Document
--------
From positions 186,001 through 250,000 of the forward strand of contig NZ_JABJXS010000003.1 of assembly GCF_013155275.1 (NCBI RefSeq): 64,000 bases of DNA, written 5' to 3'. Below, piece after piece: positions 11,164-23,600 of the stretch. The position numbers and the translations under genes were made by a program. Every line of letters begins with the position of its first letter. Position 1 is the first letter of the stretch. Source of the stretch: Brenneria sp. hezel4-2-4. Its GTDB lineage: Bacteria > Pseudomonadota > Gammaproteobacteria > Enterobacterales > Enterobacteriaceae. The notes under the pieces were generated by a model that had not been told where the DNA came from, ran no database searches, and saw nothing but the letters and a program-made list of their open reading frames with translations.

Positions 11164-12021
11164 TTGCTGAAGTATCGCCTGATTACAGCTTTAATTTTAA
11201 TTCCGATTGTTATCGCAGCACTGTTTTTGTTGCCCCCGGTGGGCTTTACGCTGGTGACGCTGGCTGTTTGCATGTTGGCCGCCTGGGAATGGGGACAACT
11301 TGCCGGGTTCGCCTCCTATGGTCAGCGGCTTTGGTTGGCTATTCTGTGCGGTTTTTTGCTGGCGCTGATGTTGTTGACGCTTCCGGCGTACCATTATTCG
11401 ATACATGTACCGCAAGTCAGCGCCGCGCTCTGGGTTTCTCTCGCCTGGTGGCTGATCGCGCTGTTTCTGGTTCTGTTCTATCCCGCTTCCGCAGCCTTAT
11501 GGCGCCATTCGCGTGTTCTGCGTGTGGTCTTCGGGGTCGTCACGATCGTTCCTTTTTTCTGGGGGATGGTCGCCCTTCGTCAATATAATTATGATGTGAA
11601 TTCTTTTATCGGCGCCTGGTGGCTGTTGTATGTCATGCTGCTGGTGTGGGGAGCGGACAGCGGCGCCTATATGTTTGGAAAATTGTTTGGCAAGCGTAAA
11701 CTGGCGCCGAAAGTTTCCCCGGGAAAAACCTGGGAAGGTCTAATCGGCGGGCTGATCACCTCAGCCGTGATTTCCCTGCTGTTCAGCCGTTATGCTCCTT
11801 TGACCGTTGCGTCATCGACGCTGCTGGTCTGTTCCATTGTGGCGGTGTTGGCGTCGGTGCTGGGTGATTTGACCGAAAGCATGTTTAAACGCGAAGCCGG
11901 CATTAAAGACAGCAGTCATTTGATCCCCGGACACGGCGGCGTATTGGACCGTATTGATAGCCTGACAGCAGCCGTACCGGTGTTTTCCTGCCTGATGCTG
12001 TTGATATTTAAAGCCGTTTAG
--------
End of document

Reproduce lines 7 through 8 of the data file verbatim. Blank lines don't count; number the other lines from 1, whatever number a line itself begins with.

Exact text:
11501 GGCGCCATTCGCGTGTTCTGCGTGTGGTCTTCGGGGTCGTCACGATCGTTCCTTTTTTCTGGGGGATGGTCGCCCTTCGTCAATATAATTATGATGTGAA
11601 TTCTTTTATCGGCGCCTGGTGGCTGTTGTATGTCATGCTGCTGGTGTGGGGAGCGGACAGCGGCGCCTATATGTTTGGAAAATTGTTTGGCAAGCGTAAA